A Week in the Market (05.07 – 11.07): Statistics Becoming Abundant | R Blog
A new week of July will bring along the results of more meetings of Central Banks and a flow of important statistics. All this supports volatility in the currency sector.
Central banks: stability is the key
This week, meetings are planned by the Central banks of Israel, Romania, Malaysia, Poland, Serbia, Sri Lanka, and Peru. In most cases, interest rates will not change. Capital market are focused on stability and consistent monetary decisions on all levels of credit and monetary policy. Neutral decisions and commentaries at the end of meetings will give capital markets reasons for interest towards risk.
AUD: the RBA will give a signal
This week the Reserve Bank of Australia will make it’s decision on the interest rate. It is expected to remain at 0.10% per annum, near its all-time low. Comments of the RBA on the labor market situation and inflation rates are of great interest — if things are optimistic here, the AUD might rise.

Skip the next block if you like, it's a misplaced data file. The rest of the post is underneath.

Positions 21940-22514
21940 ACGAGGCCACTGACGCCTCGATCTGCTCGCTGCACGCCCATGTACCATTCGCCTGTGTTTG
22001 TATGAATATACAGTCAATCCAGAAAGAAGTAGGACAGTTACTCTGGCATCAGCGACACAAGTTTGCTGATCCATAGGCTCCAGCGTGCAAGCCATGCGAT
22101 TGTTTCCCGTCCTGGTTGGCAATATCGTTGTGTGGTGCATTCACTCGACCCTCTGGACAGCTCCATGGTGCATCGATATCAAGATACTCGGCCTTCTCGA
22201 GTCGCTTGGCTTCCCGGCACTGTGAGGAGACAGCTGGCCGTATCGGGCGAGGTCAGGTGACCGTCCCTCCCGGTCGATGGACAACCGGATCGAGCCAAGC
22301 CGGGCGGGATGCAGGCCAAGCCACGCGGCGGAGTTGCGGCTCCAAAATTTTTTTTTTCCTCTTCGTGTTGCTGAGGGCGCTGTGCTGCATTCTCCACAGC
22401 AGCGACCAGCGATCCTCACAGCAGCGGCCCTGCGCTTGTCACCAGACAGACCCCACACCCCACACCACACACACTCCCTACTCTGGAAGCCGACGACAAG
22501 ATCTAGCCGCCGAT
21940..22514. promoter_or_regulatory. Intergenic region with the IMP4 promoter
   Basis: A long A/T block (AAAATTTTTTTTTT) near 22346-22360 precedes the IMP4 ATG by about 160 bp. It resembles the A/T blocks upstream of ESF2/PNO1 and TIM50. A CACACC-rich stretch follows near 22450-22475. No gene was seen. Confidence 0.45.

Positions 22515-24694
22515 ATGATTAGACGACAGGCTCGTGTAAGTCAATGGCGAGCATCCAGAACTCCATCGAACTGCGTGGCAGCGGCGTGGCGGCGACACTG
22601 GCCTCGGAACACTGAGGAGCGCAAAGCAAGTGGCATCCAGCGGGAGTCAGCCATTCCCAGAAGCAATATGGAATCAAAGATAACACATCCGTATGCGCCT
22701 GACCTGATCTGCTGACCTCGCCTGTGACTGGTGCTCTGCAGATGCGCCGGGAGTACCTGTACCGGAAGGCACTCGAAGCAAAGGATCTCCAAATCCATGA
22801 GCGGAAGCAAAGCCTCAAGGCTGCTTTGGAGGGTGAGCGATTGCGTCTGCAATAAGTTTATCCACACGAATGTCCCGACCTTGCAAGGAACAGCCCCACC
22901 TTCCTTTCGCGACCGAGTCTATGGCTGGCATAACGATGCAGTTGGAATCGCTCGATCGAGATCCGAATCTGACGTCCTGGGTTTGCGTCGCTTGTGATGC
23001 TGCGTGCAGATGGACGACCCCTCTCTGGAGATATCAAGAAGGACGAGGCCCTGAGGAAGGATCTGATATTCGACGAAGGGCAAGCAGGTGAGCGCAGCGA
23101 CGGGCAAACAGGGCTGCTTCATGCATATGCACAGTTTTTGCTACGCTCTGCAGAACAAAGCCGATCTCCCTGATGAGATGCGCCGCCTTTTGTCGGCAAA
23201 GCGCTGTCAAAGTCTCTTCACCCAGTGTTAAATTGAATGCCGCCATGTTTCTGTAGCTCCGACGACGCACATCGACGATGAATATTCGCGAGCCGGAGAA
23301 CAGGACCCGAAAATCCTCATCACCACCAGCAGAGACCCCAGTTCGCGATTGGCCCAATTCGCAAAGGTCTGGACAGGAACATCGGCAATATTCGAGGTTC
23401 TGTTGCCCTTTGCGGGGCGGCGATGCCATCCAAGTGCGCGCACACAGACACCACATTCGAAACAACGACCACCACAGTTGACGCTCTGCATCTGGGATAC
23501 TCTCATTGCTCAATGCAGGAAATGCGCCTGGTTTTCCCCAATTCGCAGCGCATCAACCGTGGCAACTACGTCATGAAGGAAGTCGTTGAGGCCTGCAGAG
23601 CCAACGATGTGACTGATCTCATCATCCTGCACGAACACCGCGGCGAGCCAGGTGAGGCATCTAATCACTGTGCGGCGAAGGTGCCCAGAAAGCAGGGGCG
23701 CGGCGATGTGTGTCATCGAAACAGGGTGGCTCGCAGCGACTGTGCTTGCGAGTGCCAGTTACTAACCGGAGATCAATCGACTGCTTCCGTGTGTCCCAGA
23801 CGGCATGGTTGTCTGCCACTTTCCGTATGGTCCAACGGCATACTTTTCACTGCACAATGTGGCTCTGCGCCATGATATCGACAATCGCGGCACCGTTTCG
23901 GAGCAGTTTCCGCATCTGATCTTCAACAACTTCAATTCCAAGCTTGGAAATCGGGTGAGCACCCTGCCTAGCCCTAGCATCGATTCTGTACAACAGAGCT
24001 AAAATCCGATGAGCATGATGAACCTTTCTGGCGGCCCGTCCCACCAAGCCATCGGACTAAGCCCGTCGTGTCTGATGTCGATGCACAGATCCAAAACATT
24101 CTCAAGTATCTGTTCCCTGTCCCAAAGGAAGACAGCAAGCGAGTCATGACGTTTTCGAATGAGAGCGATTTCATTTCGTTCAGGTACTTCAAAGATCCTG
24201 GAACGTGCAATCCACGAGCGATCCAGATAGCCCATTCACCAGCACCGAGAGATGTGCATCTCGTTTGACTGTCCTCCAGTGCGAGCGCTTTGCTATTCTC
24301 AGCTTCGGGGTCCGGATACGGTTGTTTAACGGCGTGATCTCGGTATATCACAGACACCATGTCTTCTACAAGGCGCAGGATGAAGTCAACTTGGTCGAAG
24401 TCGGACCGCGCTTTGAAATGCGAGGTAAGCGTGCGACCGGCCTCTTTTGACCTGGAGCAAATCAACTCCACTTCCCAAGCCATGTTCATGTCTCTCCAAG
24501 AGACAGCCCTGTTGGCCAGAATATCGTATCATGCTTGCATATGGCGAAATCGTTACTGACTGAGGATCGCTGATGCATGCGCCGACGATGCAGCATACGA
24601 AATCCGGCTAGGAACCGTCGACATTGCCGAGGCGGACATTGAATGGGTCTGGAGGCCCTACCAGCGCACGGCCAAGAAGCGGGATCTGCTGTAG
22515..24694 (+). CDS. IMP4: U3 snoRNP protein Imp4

USD: investors are waiting for the minutes of the Fed
This week, the US Federal Reserve system will publish the minutes of its previous meeting. In fact, there might be no reaction to the document at all because investors have just learned the details of the labor market situation, and the latter is quite uneven. However, if there are any hints that economic stimulation might end preliminary in the USA, the USD might grow.
EUR: we might keep balance
On the new week of July, the Eurozone will be active with macroeconomic events. Today, Sentix CCI is going to be published alongside ZEW business sentiment, the minutes of the previous ECB meeting, and the retail sales report. The results are expected to be moderate, the tone of the regulator — neutral, and all this together will leave the EUR balanced.
GBP: the pound needs good news
After a pause, Great Britain is returning to the macroeconomic calendar. They are preparing such data as the PMI in services for June, BRC retail sales, and a block of industrial statistics — from general production volumes to sector-wise statistics. Moreover, May GDP data are expected. The GBP is craving for good news.